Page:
The apparatus was designed and built by former Ph.D. student and current post-doctoral researcher, Dr. Thibaud Ruelle and Ph.D. student David Jaeger. Post-doctoral researcher Dr. Francesco Fogliano finalized the apparatus and brought the project to completion. The work started on the initiative of research scientist Dr. Floris Braakman and his Ambizione project on optomechanical systems.
On Friday the 9th, Ph.D. student Liza Žaper gave a talk at the Condensed Matter Section of the Annual Meeting of the German Physical Society (Deutsche Physikalische Gesellschaft, DPG) on the campus of the University of Regensburg. Liza’s talk was entitled, “Magnetic properties of cobalt-nanomagnets: towards spin qubit control.
From Wednesday the 7th until Friday the 9th, group members attended the Swiss Nanoscience Institute’s annual meeting in Lenzerheide. Ph.D. students David Jaeger, Lukas Schneider, and Mathias Claus attended along with Prof. Poggio, who, since a little over a month, took over as director of the SNI. Lukas and Mathias presented posters entitled, “Functionalized nanowires as magnetic force transducers” and “Development of a new torque sensor with improved sensitivity for dynamic torque magnetometry”, respectively. David gave a talk on Friday morning entitled, “Towards hybrid optomechanics with hexagonal boron nitride”.
The meeting included a number of invited talks from Dr. Alexander Grimm (PSI), Prof. Sebastian Hiller (Biozentrum Basel), Dr. Walter Riess (IBM Zürich), and Prof. Tomaso Poggio (MIT), who gave a late-night lecture on “The science and engineering of intelligence” (and is Prof. Poggio’s father). A full program is here.
From Monday the 5th until Friday the 9th, research scientist Dr. Floris Braakman and Ph.D. student Liza Žaper attended the 5th Conference on Spin-Based Quantum Information Processing (Spin Qubit 5) at the Kongresszentrum in Pontresina, Switzerland. Floris gave an invited talk entitled, “Scanning probe microscopy for spin qubits”, and Liza presented a poster entitled, “Magnetic properties of cobalt-nanomagnets: towards spin qubit control”. The conference brings together world-leading researchers from the fields of solid state physics and spin-based quantum information processing.
From Monday the 21st until Friday the 26th, group members attended the 29th General Conference of the Condensed Matter Division of the European Physical Society (CMD29) in Manchester, UK. Ph.D. student David Jaeger, post-doctoral researcher Dr. Francesco Fogliano, and Prof. Poggio attended the conference in person. Ph.D. student Daniel Jetter attended remotely. Francesco gave a talk entitled, “A tunable fiber Fabry-Perot cavity for hybrid optomechanics stabilized at 4K” in the mini-colloquium on “Nanomechanical and Electromechanical Systems”. Daniel gave a talk entitled, “Magnetic, thermal, and topographic imaging with a nanometer-scale SQUID-on-lever scanning probe” in the mini-colloquium on “Nanoscale Fabrication of Superconducting Devices and their Application”. The latter was organized by Prof. Poggio along with Prof. Dieter Kölle (Tübingen) and Prof. Paul Warburton (University College London).
On Friday the 19th, we held our annual barbecue on the department’s roof-top with our colleagues from the Machine Shop, technicians, administrative staff, and friends. It was especially nice to see former administrator Audrey Fischer and post-doc alumnus Dr. Denis Vasyukov and his son Victor. Unfortunately, our attempt to precede the barbecue with some karting at the Sundgau track were thwarted by rain. Thanks to all who helped to organize and see you next year!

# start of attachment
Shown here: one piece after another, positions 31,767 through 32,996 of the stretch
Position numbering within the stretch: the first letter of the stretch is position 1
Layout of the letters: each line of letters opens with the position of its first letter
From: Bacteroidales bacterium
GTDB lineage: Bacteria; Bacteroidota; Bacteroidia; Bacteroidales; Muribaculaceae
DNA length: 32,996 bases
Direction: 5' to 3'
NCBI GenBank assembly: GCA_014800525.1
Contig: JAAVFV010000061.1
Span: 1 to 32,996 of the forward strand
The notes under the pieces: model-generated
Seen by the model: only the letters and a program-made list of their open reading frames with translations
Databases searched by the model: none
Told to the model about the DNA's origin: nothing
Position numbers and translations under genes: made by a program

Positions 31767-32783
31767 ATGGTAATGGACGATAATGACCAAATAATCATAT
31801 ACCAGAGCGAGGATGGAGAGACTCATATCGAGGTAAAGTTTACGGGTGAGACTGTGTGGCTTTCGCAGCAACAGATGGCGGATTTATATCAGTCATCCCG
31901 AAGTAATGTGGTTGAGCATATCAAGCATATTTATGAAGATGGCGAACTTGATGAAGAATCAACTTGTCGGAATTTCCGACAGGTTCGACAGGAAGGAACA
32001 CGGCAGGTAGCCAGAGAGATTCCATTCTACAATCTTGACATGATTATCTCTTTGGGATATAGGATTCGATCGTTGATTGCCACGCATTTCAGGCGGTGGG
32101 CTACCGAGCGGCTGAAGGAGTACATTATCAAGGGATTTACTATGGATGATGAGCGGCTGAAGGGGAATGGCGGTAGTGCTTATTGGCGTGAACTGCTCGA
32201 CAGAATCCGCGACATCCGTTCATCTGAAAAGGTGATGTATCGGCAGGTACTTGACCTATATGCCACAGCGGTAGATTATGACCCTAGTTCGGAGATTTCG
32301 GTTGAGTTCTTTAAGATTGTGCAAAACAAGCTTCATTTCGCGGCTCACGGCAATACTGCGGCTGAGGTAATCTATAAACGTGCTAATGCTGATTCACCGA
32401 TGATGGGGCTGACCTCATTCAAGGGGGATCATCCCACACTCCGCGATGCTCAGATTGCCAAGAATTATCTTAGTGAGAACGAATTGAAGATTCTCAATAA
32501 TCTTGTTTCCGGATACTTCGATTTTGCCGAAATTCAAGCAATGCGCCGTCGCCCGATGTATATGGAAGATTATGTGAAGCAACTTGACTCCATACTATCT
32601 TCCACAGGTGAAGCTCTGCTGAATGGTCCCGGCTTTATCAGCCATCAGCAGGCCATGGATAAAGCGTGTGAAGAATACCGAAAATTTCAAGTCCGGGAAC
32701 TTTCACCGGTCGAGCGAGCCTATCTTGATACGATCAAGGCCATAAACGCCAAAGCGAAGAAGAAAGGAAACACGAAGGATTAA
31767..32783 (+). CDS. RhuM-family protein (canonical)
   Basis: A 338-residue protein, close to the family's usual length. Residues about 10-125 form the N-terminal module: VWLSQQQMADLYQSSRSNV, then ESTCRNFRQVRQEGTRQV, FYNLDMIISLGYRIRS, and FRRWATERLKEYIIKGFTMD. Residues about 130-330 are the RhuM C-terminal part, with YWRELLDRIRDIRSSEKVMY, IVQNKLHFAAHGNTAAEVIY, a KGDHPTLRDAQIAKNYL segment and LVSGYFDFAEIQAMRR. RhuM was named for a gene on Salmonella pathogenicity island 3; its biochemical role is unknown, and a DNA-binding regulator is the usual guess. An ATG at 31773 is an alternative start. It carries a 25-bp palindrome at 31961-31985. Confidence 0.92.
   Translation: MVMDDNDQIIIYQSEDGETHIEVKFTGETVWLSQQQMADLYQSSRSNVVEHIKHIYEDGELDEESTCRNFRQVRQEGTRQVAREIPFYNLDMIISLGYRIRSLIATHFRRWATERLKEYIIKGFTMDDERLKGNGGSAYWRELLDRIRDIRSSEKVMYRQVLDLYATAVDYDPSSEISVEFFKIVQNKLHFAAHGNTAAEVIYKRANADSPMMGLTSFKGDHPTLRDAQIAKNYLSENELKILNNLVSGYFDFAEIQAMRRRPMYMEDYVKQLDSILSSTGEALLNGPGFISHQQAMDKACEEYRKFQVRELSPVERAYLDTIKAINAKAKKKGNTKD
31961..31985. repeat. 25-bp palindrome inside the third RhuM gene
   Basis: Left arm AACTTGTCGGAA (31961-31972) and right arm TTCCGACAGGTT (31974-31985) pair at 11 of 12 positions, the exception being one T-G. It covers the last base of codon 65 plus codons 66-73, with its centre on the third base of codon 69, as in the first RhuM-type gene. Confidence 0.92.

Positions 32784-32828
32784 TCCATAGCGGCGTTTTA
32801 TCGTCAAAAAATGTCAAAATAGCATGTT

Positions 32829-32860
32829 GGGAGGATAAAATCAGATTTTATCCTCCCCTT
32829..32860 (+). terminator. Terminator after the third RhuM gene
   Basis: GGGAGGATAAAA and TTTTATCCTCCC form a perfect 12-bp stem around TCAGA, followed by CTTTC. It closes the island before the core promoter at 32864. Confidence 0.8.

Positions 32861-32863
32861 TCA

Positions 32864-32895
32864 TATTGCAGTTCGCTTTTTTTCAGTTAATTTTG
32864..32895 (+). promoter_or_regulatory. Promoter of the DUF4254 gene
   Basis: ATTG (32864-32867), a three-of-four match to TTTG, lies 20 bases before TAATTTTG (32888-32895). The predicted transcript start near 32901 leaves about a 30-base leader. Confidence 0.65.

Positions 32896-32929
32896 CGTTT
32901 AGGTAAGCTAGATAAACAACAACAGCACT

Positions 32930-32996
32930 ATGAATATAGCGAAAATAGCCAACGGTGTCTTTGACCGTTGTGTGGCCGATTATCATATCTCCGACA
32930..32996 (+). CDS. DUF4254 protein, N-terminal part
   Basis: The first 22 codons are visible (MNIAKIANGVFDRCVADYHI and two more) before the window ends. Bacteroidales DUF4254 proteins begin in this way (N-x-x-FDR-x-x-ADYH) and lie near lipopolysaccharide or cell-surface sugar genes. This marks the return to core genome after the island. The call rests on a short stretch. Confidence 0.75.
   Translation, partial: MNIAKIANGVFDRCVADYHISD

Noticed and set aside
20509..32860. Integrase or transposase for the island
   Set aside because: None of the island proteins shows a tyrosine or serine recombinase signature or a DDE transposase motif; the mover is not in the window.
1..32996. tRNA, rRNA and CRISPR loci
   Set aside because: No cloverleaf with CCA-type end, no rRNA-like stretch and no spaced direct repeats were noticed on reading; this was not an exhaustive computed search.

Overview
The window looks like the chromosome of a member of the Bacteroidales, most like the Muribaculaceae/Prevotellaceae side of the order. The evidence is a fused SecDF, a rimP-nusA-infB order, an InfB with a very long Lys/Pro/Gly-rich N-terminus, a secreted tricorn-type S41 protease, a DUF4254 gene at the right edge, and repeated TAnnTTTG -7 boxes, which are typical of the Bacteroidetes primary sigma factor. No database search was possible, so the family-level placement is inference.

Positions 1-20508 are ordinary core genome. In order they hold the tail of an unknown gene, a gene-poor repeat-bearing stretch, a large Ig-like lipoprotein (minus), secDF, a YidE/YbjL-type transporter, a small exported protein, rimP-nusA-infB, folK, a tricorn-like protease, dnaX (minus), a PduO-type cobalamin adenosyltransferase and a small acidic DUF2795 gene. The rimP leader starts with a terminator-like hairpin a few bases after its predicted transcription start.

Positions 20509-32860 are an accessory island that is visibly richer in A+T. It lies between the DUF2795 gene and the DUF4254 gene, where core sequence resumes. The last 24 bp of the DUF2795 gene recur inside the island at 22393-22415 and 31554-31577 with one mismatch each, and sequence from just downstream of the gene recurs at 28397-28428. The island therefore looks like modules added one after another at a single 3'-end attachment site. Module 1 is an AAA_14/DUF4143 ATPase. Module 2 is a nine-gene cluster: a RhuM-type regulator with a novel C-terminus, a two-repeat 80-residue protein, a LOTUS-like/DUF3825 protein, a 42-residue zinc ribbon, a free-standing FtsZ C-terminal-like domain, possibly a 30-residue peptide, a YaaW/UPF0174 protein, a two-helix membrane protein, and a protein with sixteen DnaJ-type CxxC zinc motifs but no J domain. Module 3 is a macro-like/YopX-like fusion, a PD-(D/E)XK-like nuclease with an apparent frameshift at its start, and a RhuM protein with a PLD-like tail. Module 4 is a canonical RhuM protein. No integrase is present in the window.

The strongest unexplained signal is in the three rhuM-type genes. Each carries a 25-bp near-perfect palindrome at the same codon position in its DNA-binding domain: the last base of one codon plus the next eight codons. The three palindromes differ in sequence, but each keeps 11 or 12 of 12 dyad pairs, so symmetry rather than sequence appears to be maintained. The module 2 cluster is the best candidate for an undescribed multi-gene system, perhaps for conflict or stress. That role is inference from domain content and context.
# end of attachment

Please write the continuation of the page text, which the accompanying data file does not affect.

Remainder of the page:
On Wednesday the 3rd, Applied Physics Letters published our paper entitled, Magnetic imaging of superconducting qubit devices with scanning SQUID-on-tip as a ‘featured’ article. The editors also highlighted the work as a ‘Scilight’ on the AIP website. The work describes experiments, in which we use a scanning superconducting quantum interference device (SQUID) to image the magnetic flux produced by a superconducting device designed for quantum computing. The nanometer-scale SQUID-on-tip probe reveals the flow of superconducting current through the circuit as well as the locations of trapped magnetic flux. In particular, maps of current flowing out of a flux-control line in the vicinity of a qubit show how these elements are coupled, providing insight on how to optimize qubit control. In the future, such maps could be used to design superconducting qubit circuits with less qubit decoherence to enhance quantum computing performance.
The experiments were carried out by former Ph.D. students Dr. Lorenzo Ceccarelli and Dr. Nicola Rossi during their time as post-docs in our group. They had help from Dr. Giulio Romagnoli. After Lorenzo and Nicola’s departure, Dr. Estefani Marchiori took over the work analyzing the data and putting it together for publication. The qubit circuits were provided by the group of Prof. Andreas Wallraff at ETH Zürich, where our main collaborator was Dr. Sebastian Krinner. Johannes Herrmann and Dr. Jean-Claude Besse were involved in the fabrication of the circuit at ETH.
Ph.D. students Luca Forrer’s and Aurèle Kamber’s colorized scanning electron micrograph (SEM) of a cantilever contaminated by TorrSeal droplets was awarded a Scientific Jury Award at the the Annual Meeting of the NCCR SPIN in Pontresina in mid-June.
On the 3rd, we held our 6th annual group BBQ at the Birsköpfli park along the river. Group members and friends had a relaxing time enjoying the beautiful weather, eating, drinking, and cooling off in the river. See you next year!